Palnitkar added, "India is touted as the leading vaccine hub of the world. The Indian vaccine, biologicals and diagnostics opportunity is estimated at $821 million and can be attributable to the existing strengths in recombinant DNA technology. Several Indian firms are involved in developing recombinant vaccines indigenously. For instance, Indian Immunologicals was involved in developing a Hepatitis B vaccine. India's technology and marketing may prove complementary to the manufacturing prowess China has acquired in the area of rDNA vaccines, EPOs and interferons. These complementarities are likely to result in more collaborations between the two countries."

Sharing similar views, Nitin Deshmukh, honorary director, Association of Biotechnology Led Enterprises (ABLE), said," There would be two reasons for joint collaboration between India and China. One would be cost advantage. As far as development of biopharmaceuticals are concerned, Chinese products are on par with the Indian biotech products. The second one would be the regulatory approvals. It is would be easy for the companies to market if the product has already received the process approval elsewhere. Considering these two factors, Indian biotech companies are looking at establishing ties with Chinese companies. Companies would find it an attractive business model to work with companies from other countries."

Changing scenario

In the recent past the relations between two countries have improved a lot on many fronts. This has actually helped the industry to look at making investments in each other's territory. Companies in pharmaceuticals industry such as Ranbaxy, Dr Reddy's Labs, Orchid Chemicals & Pharmaceuticals and Aurobindo have made their presence felt in China. Similarly, Advanced Enzymes Technologies Ltd (formerly Advanced Biochemicals), an Indian enzyme manufacturer, has also opened a facility in China to serve its existing and new clients in Asia.

Considering the growing opportunities that exists between the two countries, the Federation of Indian Chambers of Commerce and Industry (FICCI) took a 13-member biotech delegation to Beijing, Shanghai, Tianjin and Nanchang in China in September 2005. During the visit, the delegation identified eight areas of interest such as collaborative R&D, speeding up of pre-clinical study, bioinformatics/chemi-informatics, free flow of biological materials, preferential incentives, exchange and technology transfer and human resource development where Chinese and Indian biotech companies could collaborate for mutual benefit.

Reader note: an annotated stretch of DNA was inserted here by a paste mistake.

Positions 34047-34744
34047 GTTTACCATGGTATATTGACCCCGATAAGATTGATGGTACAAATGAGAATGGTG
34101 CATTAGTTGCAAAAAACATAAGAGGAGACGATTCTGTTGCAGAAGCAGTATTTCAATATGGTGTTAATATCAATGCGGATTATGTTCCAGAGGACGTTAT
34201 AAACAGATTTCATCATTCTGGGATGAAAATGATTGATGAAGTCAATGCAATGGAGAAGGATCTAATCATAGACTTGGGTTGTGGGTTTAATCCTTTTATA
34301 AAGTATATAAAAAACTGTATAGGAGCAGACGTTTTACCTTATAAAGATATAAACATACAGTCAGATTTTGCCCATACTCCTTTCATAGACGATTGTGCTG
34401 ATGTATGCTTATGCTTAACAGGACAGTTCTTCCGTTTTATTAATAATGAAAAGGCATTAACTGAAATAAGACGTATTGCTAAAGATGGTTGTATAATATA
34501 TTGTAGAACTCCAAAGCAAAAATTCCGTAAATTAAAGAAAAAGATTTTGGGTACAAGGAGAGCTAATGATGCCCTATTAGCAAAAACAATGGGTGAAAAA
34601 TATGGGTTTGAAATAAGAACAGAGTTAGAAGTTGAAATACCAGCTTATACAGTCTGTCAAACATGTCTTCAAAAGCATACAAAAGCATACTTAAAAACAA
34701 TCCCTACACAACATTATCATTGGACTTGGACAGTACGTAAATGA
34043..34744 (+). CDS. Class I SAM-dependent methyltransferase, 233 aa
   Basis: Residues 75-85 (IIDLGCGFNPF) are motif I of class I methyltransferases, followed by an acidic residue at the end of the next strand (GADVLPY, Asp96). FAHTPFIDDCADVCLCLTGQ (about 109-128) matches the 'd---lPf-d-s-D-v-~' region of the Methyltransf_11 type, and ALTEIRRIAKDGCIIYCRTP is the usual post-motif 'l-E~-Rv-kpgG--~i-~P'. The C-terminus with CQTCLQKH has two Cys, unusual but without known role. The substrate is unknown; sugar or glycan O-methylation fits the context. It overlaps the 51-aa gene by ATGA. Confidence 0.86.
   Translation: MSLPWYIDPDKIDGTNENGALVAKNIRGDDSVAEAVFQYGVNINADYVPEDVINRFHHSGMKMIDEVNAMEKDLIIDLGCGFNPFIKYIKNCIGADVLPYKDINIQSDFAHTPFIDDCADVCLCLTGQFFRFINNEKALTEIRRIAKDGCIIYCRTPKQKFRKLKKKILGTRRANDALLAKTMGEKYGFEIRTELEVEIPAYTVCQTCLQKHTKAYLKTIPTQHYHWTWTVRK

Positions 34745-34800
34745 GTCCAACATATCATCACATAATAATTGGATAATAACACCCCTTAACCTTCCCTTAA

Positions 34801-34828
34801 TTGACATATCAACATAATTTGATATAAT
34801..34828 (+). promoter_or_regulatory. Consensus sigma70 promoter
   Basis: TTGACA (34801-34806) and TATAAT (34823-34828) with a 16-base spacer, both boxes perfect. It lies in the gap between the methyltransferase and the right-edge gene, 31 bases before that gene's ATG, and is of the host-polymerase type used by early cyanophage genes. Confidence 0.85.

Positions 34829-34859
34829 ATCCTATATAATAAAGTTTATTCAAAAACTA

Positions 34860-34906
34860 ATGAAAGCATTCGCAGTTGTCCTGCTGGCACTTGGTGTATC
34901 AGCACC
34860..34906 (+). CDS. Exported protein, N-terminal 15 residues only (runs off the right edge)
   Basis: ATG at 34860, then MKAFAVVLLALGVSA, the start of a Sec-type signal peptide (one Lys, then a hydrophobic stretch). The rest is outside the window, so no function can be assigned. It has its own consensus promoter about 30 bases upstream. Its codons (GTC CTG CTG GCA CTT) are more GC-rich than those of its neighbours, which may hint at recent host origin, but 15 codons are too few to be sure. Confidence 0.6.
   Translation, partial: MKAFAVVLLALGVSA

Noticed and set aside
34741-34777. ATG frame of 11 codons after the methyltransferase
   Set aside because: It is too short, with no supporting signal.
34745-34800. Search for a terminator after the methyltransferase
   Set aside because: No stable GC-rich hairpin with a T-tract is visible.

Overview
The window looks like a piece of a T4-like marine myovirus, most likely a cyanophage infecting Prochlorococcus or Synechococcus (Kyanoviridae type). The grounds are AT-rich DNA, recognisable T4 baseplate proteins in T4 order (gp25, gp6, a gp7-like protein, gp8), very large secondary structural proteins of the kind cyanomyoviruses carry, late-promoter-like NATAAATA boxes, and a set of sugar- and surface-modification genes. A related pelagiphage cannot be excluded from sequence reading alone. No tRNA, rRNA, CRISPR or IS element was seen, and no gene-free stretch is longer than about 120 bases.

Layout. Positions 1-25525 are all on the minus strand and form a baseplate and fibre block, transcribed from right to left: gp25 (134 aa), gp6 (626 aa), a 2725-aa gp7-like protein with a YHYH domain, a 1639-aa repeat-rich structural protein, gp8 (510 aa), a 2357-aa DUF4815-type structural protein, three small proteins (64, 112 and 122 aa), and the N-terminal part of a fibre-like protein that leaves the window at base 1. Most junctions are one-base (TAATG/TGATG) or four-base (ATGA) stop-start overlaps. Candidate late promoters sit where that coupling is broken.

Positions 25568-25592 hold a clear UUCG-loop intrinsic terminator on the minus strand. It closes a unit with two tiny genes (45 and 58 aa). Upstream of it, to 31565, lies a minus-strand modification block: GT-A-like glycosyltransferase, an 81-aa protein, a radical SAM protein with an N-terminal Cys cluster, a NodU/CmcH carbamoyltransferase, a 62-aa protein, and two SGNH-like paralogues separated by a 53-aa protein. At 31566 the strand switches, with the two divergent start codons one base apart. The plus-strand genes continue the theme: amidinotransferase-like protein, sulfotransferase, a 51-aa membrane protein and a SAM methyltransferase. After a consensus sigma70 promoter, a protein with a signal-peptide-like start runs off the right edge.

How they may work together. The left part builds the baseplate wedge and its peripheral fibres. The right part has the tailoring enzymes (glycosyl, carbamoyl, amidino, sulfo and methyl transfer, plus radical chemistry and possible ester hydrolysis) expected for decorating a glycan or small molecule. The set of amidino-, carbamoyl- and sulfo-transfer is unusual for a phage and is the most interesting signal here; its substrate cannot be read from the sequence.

Dr Krishna M Ella, chairman, FICCI National Biotechnology Committee, and CMD, Bharat Biotech International, who led the delegation to China, said, "There can be a free flow movement of biological materials, which include microorganisms and animals such as different strains of mice between two countries. If drugs are developed as a collaborated effort between India and China, these can be exported together to highly regulated markets such as the US, the UK and Australia. India can help to export Chinese biotech products to these markets and China can help India export drugs and vaccines to China by collaborating at a research level for speedy approval from the SFDA. There is scope for exchange and technology transfer of off-patented technologies to India, which have yet not been commercialized in China, and this may have a huge scope in the Indian market.

The governments of two big populous countries of the world should realize that opportunities exist at both the ends and encourage organizations by providing a proper investor-friendly environment for a win-win situation.

Narayan Kulkarni